The Christmas Pod
The Christmas Pod
by Talon King
“Get the headphones on, ladies!” Tred Ironhill announced, tossing on his own Fireball-red, custom Bali Hai Max Fives and pulling the mike down to his chiseled, manly face.
Roger, English Pete, and little Maudie all gave their personal hand-signals in the affirmative and prepped their sound stations for the start of the show.
It was time for “Sherlockian Sunday Night” to record.
Since it was their annual Blue Carbuncle show, the SSN team had invited some of their fans into the studio, who were squirming with excitement, some holding hands tight across their mouths to keep from squealing with excitement.
Tred held up one meaty fist and lifted one finger … a second finger … a third finger … a fourth finger … and … his thumb.
“The View halloo choo-choo has arrived at the station,” his sultry, sexy voice flowed into the microphone turning into sultry, sexy digital electrons. “And your Sherlockian Sunday Night is stepping out of it private sleeper car with pockets full of Baker Street breaking news, Sherlock subtext, and … give it to ‘em, Pete!”
“WHAT WHAT WATSON!” English Pete howled his tagline.
“Yes, we even have stuff about that goofy old doc with the moustache,” Tred rolled on. “But first, let’s get to those Mrs. Hudson Headlines! Little Maudie, did Mrs. H give you the scoop for what has been going on at Baker Street this week?”
“Well, Tred, it’s figgy pudding time in jolly old England, and Mrs. Hudson made the boys a big old figgy pudding. She put a plum in the middle of it, like a black pearl of the Borgias inside a statue of Napoleon.”
“You know, Maudie,” Roger Macaw leaned in, “‘The Plum in the Pudding’ was the name of a very expensive looking journal produced by the Six Napoleons of Baltimore in the late eighties. There was a typo on the twelfth page of the first issue where the word ‘environment’ was mis-spelled, the flaw that might have both cause the eventual doom of the journal and been an early warning of the climate change crisis, if only we had eyes to see.”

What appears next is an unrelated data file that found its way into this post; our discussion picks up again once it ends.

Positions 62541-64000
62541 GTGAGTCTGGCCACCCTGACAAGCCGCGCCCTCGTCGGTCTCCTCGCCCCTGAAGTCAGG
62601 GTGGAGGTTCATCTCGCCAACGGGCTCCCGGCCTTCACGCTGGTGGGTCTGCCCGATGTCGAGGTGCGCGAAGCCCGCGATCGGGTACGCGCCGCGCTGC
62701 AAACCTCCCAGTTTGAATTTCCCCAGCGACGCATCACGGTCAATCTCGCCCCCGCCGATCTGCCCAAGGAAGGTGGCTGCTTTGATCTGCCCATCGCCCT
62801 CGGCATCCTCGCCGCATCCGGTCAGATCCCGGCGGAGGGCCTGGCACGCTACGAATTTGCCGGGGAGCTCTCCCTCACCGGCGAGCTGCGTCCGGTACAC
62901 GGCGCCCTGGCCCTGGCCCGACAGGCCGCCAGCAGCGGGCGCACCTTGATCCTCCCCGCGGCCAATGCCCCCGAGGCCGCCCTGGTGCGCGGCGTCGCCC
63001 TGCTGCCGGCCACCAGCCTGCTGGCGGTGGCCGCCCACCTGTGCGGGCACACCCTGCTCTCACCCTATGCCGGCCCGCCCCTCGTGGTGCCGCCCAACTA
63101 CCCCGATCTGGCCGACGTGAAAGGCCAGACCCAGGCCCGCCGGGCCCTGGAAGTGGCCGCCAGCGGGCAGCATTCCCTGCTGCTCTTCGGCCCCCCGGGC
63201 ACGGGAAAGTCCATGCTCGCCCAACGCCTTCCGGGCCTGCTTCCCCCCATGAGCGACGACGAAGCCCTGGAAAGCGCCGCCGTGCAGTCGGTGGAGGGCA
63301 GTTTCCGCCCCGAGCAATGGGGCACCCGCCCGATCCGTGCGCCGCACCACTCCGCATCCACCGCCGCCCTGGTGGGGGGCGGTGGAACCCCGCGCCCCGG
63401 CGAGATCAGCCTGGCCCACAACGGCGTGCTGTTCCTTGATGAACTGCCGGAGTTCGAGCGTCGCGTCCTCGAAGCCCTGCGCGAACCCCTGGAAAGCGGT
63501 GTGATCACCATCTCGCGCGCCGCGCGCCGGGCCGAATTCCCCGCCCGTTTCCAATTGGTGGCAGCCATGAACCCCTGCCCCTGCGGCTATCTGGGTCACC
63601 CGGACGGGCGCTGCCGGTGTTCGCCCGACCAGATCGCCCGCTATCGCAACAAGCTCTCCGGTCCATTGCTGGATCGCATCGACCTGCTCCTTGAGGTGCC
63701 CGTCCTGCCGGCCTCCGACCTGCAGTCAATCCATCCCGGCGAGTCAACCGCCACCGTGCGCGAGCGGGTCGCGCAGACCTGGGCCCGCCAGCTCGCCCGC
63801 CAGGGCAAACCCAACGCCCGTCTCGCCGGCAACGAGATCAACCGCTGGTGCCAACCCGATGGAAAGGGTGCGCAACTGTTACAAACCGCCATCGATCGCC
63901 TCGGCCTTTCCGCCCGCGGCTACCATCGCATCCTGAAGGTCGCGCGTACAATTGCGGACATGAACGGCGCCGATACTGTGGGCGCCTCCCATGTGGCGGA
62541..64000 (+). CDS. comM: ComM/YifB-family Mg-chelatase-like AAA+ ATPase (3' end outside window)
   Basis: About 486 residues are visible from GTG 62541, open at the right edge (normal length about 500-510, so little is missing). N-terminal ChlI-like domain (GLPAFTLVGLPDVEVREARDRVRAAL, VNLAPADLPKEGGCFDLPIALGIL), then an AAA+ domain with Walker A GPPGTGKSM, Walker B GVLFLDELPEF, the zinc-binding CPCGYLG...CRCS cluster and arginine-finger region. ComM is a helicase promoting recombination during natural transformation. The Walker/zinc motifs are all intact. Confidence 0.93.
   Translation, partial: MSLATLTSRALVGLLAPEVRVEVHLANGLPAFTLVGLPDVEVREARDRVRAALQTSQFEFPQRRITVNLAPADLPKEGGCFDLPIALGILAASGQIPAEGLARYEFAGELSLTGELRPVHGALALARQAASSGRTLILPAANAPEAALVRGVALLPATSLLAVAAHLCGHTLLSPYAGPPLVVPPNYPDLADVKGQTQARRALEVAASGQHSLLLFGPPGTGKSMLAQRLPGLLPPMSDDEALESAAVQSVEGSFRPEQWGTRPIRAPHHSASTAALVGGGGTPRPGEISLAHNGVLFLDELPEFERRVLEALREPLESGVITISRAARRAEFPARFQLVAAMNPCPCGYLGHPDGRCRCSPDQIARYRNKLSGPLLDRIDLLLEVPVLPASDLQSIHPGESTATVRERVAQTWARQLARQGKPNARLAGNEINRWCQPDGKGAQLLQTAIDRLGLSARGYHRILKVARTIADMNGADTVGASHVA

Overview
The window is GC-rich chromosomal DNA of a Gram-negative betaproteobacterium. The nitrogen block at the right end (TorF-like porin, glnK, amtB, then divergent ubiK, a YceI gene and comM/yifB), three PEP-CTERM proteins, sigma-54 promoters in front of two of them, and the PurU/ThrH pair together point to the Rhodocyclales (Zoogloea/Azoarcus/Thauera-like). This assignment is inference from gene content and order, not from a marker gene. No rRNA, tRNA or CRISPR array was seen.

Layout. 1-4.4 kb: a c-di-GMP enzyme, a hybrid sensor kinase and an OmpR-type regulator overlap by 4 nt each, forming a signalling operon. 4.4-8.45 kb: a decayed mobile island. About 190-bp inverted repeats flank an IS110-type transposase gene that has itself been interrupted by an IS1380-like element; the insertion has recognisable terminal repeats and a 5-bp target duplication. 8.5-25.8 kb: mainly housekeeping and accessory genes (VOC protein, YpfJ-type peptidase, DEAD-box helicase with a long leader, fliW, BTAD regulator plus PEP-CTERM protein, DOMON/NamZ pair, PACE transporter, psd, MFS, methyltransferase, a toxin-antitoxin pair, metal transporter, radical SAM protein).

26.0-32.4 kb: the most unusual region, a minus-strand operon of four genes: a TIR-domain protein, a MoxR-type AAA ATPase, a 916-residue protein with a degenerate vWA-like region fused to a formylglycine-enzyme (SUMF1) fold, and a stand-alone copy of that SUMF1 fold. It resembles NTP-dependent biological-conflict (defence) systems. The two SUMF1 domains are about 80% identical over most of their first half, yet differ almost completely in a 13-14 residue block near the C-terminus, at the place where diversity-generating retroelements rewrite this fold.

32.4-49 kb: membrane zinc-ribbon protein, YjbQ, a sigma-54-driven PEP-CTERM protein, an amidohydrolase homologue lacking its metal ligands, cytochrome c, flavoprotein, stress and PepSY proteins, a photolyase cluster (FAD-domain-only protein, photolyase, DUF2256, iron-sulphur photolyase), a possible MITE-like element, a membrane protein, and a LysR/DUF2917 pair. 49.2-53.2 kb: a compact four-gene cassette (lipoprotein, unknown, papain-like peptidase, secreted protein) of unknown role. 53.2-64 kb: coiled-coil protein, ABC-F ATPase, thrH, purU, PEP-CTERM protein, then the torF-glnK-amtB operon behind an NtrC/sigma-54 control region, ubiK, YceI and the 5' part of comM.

“How do you know these things, Roger?” Tred asked, stunned as always. “Are you just making things up?”
“Oh, no, Tred, it’s very real. You can look it up. They also mis-spelled the word ‘absences’ on page seven, which was a subtle social commentary on the absence of women in the Baker Street Irregulars at that time. So subtle, yet so biting.”
“Speaking of biting, I’ve got a Christmas song about biting for the listeners this week, Talon,” English Pete spoke up, and several of the fans in the studio swooned. “Are you ready to hear it?”
“What-what-Watson, am I ready!” Talon chirped to the delight of the remaining unswooned fans. “Let’s hear it!”
Pete fingered a little melody on his keyboard with his left hand, then joined in stumming his base with his right.
“They say that cyanea had a more painful bite . . .
“And they say that a wolfhound will put up a real fight . . .
“If you smell like a monkey and come out at night.
“But it’s only at Christmas, when the goose is just right . ..
“THAT YOU’LL BREAK A TOOTH ON THE GIBLETS!
“YOU’LL BREAK A TOOTH ON THE GIBLETSSSSS!
“YOU WON’T BITE NOTHING, YOU’LL NEED A DENTIST,
“CUZ YOU BROKE A TOOTH ON THE GIBLETS!!!
“YOU BROKE A TOOTH ON THE GIBLETS!!!”
English Pete slammed his bass into his keyboard, and several keys flew off into the hands of his screaming fans.
“Whoa! Went a little punk on that one, Pete. Is that based on personal experience?” Tred asked, grinning with delight.
“Um, no, Tred, that is based on the experience a friend of mine had during his Christmas dinner. There was this blue stone in the neck of the bird, you see, and since the necks are pretty chewy anyway he was really grinding away and he actually broke a couple of teeth. I changed it to just one, as it made for a better cadence to the song.”
“Well, as always we appreciate your musical talents, Pete. Any more of those Hudson Headlines, Maudie?”
“There was an extraordinary amount of soiled linens at Baker Street this week. Sherlockian scholars immediately tried to get at the dirty laundry for a closer examination, but Mrs. Hudson had it into the soapy water before they even breeched the door. Theories range from the usual “Watson eating in bed” scenarios to something involving a Jonny Lee Miller escapade with several sex workers.”
“Elementary is still a thing?” Tred asked.
Roger quickly supplied an answer: “CBS All Access reports a twenty-three percent download increase in Elementary episodes since the beginning of the pandemic. Seventeen of that twenty-three percent are just episodes involving Clyde the tortoise, and are though by CBS executives to have been spurred by increased tortoise adoption as more people work from home.”